VR Headsets Get Connector Standard Boost

VR Headsets Get Connector Standard Boost
Virtual reality users will be able to use one cable to connect any VirtualLink-compatible headset to their system.

(CCM) — The virtual reality (VR) headset market will get a huge shot in the arm thanks to a new connection standard. This has been hammered out by the VirtualLink Consortium, a group made up of VR competitors Microsoft, Valve, and Facebook-owned Oculus, plus GPU makers AMD and Nvidia, according to an Ars Technica report.

The most notable absence from the consortium is that of HTC, maker of the popular Vive VR headset.

Today's headsets require multiple cables to connect them to a computer, including a USB data connection to send positioning and camera information, and a DisplayPort or HDMI connection to carry the display data from the computer to the headset's screens.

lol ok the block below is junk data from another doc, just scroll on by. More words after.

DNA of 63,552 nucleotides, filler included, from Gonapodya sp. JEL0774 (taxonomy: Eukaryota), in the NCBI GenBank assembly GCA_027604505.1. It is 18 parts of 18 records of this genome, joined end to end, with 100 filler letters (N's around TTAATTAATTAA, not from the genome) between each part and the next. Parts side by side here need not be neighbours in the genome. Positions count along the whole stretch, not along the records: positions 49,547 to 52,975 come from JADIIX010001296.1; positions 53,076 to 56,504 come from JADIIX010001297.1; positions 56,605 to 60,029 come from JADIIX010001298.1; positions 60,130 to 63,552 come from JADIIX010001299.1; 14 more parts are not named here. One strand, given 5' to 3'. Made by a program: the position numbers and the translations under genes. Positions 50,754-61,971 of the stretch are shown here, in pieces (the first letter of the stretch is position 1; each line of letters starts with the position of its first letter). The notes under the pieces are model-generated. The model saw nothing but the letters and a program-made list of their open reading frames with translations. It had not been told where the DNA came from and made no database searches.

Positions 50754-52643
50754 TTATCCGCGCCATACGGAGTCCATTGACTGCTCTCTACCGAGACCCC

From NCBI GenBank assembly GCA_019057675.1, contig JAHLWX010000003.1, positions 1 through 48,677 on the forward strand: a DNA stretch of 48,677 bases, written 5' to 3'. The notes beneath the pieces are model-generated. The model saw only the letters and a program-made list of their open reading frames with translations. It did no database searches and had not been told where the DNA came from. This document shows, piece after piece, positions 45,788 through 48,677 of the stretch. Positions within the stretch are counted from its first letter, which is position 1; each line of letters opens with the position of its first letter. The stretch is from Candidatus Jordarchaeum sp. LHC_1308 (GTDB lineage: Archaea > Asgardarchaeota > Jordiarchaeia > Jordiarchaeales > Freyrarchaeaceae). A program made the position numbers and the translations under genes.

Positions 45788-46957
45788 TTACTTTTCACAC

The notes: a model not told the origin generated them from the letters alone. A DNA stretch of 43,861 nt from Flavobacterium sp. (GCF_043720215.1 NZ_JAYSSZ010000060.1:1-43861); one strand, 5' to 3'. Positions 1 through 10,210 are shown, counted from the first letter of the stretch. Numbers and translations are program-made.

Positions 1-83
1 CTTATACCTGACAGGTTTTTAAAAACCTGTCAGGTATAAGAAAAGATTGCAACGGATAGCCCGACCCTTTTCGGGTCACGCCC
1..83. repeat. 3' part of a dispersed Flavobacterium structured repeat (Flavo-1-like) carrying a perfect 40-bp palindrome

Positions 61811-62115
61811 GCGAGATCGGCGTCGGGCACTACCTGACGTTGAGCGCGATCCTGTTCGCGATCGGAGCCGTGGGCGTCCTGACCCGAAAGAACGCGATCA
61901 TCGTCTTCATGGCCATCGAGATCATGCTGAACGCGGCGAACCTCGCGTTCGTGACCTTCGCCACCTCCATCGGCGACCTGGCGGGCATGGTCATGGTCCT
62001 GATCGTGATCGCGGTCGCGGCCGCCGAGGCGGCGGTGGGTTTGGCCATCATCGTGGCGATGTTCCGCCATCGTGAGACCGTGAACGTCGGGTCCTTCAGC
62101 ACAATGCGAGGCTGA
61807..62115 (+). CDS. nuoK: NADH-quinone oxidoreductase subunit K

The new spec requires a single cable, using the USB-C connector's "Alternate Mode" capability for different data protocols such as Thunderbolt 3 data or DisplayPort or HDMI video. It is capable of carrying two 3840 x 2160 streams at 60 frames per second, as well as 10 gigabits of sensor data per second, and can also supply 27W of electrical power.

The new standard means that consumers will be able to buy any VirtualLink-compatible headset and be sure that it will work with any VirtualLink-compatible VR platform.

But further into the future the standard may become irrelevant if headsets that use a high-speed wireless computer connection become popular.

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